The best Cuban food in Miami

Sample the delights of Florida’s closest culinary neighbor—find out why, with our guide to Miami Cuban restaurants and cafés



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El Clásico at Versailles

El Clásico at Versailles | Powered by

Puerto Sagua

  • Rated as: 4/5
  • Price band: 2/4
  • Critics choice

The best place for breakfast on Collins is this trad (as in authentically old, rather than retro) Cuban diner. Choose from a long list of set combinations, many of which give change from six bucks. Later in the day, an entertaining mix of old-time Cubanos, hip-hop kids and beach bums drop by for paella-style chicken and rice, ham croquettes and fried pork chops.

  1. 700 Collins Avenue, at 7th Street
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  • Rated as: 5/5
  • Price band: 3/4

Back in the 1980s, chef Douglas Rodriguez started the nouveau Cuban craze in Miami and then moved to New York, where he became a huge star. After returning to Miami, he opened Ola. The trendy minimalist decor feels dated, but the food is sophisticated and imaginative. Ceviche is a forte: the wahoo with watermelon jalapeño juice and cucumber sorbet is sublime. Dishes such as braised pork with black bean broth and steamed yucca remind smug foodies that Miami, not Manhattan, was first in the nuevo Latino scene. And the deconstructed key lime pie (served with meringue, vanilla bean ice-cream and toasted cinnamon walnut tuile) puts the original in the shade. Be warned: you’ll need to knock back a few mojitos to digest the Manhattan-style bill.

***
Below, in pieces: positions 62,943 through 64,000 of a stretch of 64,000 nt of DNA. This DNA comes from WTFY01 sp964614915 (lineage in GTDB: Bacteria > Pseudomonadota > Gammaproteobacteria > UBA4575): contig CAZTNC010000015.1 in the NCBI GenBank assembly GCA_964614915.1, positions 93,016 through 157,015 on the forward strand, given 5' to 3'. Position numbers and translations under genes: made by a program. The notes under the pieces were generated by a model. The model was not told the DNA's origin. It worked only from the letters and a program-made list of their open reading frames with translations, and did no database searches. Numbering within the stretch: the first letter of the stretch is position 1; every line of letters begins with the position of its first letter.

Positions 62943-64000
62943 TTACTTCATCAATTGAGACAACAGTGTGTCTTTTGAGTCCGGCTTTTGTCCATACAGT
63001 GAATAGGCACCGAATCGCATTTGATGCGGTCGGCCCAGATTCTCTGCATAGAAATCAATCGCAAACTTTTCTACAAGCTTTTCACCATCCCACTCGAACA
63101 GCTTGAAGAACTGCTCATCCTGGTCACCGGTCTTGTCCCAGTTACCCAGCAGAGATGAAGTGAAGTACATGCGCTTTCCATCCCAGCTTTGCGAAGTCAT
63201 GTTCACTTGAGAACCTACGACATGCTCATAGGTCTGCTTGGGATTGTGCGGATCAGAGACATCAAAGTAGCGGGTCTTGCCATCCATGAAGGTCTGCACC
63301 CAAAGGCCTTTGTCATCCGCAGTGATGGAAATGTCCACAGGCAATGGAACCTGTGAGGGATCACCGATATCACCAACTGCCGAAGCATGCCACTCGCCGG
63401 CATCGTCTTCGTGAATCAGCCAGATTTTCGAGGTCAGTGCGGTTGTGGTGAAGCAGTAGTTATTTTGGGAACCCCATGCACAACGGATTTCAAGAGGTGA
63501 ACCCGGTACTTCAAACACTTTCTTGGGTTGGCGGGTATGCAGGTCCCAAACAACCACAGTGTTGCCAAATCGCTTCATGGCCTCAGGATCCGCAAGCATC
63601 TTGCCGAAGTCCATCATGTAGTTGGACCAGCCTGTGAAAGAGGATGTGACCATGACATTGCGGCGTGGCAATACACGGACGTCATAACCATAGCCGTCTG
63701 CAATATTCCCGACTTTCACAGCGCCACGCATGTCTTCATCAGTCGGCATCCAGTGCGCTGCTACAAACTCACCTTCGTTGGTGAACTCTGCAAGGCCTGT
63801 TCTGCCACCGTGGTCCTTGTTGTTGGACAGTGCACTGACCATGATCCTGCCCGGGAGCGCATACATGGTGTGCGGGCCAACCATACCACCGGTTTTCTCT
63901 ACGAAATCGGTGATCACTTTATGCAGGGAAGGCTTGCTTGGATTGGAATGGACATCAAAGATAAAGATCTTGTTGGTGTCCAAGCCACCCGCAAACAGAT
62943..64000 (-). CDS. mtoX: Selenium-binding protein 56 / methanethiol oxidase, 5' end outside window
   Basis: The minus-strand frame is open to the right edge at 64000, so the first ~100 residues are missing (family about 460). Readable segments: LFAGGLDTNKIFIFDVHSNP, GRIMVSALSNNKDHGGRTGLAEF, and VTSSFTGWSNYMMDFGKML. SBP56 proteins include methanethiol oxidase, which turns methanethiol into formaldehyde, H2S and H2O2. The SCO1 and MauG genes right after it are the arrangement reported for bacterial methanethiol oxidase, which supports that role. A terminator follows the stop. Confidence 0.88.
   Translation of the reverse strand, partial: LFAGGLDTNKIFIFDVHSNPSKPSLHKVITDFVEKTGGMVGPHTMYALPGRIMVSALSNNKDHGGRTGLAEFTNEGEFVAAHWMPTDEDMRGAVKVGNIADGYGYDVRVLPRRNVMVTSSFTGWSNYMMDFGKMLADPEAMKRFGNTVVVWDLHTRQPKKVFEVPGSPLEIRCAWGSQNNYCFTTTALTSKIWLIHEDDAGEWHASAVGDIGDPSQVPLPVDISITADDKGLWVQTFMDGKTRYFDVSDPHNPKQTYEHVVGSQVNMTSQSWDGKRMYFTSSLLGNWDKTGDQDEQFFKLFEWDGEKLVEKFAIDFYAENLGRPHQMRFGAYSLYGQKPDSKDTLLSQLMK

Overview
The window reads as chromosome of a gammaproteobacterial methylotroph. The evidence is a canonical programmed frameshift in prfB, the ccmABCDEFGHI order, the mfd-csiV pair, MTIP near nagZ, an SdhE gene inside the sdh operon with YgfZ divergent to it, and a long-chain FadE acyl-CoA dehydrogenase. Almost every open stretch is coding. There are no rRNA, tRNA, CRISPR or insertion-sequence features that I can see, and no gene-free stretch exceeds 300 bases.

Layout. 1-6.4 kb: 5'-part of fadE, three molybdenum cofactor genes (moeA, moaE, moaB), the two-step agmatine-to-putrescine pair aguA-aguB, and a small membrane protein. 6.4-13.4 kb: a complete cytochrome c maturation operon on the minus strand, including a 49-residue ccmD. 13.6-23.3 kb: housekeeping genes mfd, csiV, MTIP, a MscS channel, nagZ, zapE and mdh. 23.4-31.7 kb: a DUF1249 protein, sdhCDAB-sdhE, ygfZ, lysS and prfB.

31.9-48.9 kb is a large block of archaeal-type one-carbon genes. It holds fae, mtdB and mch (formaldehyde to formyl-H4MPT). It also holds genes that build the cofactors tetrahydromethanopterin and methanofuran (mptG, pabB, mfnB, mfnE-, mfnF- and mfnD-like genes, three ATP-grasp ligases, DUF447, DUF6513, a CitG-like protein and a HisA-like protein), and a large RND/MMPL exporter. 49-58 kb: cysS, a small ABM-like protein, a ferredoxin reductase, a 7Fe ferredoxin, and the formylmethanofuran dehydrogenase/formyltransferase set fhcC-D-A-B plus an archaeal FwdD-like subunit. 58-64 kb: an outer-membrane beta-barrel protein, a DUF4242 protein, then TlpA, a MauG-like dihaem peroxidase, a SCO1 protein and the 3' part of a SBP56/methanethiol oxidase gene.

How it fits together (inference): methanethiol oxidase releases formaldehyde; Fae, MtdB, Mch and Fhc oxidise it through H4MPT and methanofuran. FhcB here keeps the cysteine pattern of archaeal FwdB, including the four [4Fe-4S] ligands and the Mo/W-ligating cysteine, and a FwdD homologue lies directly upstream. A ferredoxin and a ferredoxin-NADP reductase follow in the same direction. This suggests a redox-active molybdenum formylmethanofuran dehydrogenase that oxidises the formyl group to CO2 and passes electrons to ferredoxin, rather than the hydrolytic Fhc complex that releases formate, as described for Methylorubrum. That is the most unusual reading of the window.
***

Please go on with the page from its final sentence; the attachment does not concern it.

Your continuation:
1. Sanctuary, at 17th Street, (1745 James Avenue)
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La Carreta

  • Rated as: 4/5
  • Price band: 2/4

This Cuban chain offers large doses of the usual local nostalgia for Batista-era Cuba. You can’t miss the massive sugarcane plants growing on the front lawn. Expect large portions on the plates and a backroom café for strong Cuban coffee, sweet pastries and strange sugarcane juice.

  1. 3632 Calle Ocho (SW 8th Street), at SW 36th Avenue
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  • Rated as: 3/5
  • Price band: 2/4

Almost as famous locally as its palatial namesake is in France, Versailles is a kitschy Cuban diner with wall-to-wall mirrors, a constant buzz and an unabridged menu featuring every dish going. Not to everybody’s taste, but a local legend and definitely worth a visit.

  1. 3555 Calle Ocho (SW 8th Street), at SW 35th Avenue
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